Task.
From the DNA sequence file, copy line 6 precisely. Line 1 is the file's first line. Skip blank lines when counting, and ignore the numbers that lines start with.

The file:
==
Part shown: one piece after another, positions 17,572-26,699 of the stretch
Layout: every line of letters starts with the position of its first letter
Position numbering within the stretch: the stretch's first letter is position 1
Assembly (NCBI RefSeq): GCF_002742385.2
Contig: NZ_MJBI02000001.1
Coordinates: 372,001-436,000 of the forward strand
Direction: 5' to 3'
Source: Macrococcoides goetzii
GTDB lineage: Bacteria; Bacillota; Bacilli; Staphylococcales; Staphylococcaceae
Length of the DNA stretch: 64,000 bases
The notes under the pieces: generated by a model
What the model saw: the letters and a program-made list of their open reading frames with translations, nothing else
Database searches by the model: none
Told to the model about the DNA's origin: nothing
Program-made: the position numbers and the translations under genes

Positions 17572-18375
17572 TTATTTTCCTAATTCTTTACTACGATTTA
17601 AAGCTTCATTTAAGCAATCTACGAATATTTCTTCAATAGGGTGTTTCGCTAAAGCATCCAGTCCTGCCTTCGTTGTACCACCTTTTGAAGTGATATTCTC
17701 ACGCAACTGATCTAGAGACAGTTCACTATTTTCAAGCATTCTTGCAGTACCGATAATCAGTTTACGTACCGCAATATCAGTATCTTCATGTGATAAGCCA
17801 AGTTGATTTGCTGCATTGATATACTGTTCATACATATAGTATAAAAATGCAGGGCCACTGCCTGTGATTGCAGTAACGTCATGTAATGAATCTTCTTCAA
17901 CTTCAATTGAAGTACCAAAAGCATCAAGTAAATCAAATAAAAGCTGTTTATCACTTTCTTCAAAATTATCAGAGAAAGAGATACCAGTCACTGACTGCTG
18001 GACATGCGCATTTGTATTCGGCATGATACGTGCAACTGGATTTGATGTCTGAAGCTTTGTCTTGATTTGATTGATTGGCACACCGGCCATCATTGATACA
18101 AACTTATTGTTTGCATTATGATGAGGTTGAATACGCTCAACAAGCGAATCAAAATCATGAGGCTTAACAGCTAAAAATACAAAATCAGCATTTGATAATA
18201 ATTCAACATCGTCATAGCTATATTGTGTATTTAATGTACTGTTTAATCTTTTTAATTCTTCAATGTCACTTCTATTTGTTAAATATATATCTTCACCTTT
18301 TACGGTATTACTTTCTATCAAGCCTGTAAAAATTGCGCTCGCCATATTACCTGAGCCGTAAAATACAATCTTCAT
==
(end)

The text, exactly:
Coordinates: 372,001-436,000 of the forward strand